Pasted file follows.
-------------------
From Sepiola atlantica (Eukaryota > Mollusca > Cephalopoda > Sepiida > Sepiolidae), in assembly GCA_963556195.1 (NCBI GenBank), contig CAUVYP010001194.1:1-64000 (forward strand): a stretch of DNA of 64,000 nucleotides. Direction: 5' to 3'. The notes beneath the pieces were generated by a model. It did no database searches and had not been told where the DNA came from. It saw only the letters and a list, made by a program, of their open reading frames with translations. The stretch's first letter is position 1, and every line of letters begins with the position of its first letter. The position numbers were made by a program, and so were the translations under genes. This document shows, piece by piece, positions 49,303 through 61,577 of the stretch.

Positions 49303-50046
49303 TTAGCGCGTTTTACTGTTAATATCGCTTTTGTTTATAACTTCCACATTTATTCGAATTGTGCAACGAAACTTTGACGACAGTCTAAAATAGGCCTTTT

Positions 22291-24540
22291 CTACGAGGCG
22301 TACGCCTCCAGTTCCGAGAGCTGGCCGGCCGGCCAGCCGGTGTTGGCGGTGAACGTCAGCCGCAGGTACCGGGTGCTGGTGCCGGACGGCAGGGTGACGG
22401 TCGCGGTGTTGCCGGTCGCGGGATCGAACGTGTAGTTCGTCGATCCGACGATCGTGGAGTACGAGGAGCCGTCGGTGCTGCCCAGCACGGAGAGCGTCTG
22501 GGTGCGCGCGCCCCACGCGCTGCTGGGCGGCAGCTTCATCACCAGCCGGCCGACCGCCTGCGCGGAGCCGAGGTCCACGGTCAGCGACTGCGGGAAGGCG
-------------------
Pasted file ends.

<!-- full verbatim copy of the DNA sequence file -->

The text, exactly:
From Sepiola atlantica (Eukaryota > Mollusca > Cephalopoda > Sepiida > Sepiolidae), in assembly GCA_963556195.1 (NCBI GenBank), contig CAUVYP010001194.1:1-64000 (forward strand): a stretch of DNA of 64,000 nucleotides. Direction: 5' to 3'. The notes beneath the pieces were generated by a model. It did no database searches and had not been told where the DNA came from. It saw only the letters and a list, made by a program, of their open reading frames with translations. The stretch's first letter is position 1, and every line of letters begins with the position of its first letter. The position numbers were made by a program, and so were the translations under genes. This document shows, piece by piece, positions 49,303 through 61,577 of the stretch.

Positions 49303-50046
49303 TTAGCGCGTTTTACTGTTAATATCGCTTTTGTTTATAACTTCCACATTTATTCGAATTGTGCAACGAAACTTTGACGACAGTCTAAAATAGGCCTTTT

Positions 22291-24540
22291 CTACGAGGCG
22301 TACGCCTCCAGTTCCGAGAGCTGGCCGGCCGGCCAGCCGGTGTTGGCGGTGAACGTCAGCCGCAGGTACCGGGTGCTGGTGCCGGACGGCAGGGTGACGG
22401 TCGCGGTGTTGCCGGTCGCGGGATCGAACGTGTAGTTCGTCGATCCGACGATCGTGGAGTACGAGGAGCCGTCGGTGCTGCCCAGCACGGAGAGCGTCTG
22501 GGTGCGCGCGCCCCACGCGCTGCTGGGCGGCAGCTTCATCACCAGCCGGCCGACCGCCTGCGCGGAGCCGAGGTCCACGGTCAGCGACTGCGGGAAGGCG